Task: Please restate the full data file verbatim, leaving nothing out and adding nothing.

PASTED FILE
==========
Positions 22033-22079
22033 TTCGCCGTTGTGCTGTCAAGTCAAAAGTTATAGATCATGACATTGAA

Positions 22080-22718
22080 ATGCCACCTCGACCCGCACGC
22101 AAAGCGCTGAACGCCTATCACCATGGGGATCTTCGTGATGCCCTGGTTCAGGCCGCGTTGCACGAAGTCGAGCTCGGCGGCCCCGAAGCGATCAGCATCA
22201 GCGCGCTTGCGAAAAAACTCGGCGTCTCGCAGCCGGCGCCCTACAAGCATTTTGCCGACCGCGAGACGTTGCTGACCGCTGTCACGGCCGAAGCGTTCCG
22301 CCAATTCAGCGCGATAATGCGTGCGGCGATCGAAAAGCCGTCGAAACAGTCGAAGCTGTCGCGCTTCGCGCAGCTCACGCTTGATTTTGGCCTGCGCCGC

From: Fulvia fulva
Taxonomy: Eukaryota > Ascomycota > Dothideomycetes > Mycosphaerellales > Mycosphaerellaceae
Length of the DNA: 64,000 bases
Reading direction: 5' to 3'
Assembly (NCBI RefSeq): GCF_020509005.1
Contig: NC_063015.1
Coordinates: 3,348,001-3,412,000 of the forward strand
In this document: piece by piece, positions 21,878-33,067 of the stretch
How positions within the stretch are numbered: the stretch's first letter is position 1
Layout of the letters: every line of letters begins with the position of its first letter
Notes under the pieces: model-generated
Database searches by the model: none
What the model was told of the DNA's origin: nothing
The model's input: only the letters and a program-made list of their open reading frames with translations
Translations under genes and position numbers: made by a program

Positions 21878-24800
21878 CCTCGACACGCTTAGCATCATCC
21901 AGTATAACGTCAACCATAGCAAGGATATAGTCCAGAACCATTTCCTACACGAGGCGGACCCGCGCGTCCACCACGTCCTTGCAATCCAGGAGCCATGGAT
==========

Positions 22033-22079
22033 TTCGCCGTTGTGCTGTCAAGTCAAAAGTTATAGATCATGACATTGAA

Positions 22080-22718
22080 ATGCCACCTCGACCCGCACGC
22101 AAAGCGCTGAACGCCTATCACCATGGGGATCTTCGTGATGCCCTGGTTCAGGCCGCGTTGCACGAAGTCGAGCTCGGCGGCCCCGAAGCGATCAGCATCA
22201 GCGCGCTTGCGAAAAAACTCGGCGTCTCGCAGCCGGCGCCCTACAAGCATTTTGCCGACCGCGAGACGTTGCTGACCGCTGTCACGGCCGAAGCGTTCCG
22301 CCAATTCAGCGCGATAATGCGTGCGGCGATCGAAAAGCCGTCGAAACAGTCGAAGCTGTCGCGCTTCGCGCAGCTCACGCTTGATTTTGGCCTGCGCCGC

From: Fulvia fulva
Taxonomy: Eukaryota > Ascomycota > Dothideomycetes > Mycosphaerellales > Mycosphaerellaceae
Length of the DNA: 64,000 bases
Reading direction: 5' to 3'
Assembly (NCBI RefSeq): GCF_020509005.1
Contig: NC_063015.1
Coordinates: 3,348,001-3,412,000 of the forward strand
In this document: piece by piece, positions 21,878-33,067 of the stretch
How positions within the stretch are numbered: the stretch's first letter is position 1
Layout of the letters: every line of letters begins with the position of its first letter
Notes under the pieces: model-generated
Database searches by the model: none
What the model was told of the DNA's origin: nothing
The model's input: only the letters and a program-made list of their open reading frames with translations
Translations under genes and position numbers: made by a program

Positions 21878-24800
21878 CCTCGACACGCTTAGCATCATCC
21901 AGTATAACGTCAACCATAGCAAGGATATAGTCCAGAACCATTTCCTACACGAGGCGGACCCGCGCGTCCACCACGTCCTTGCAATCCAGGAGCCATGGAT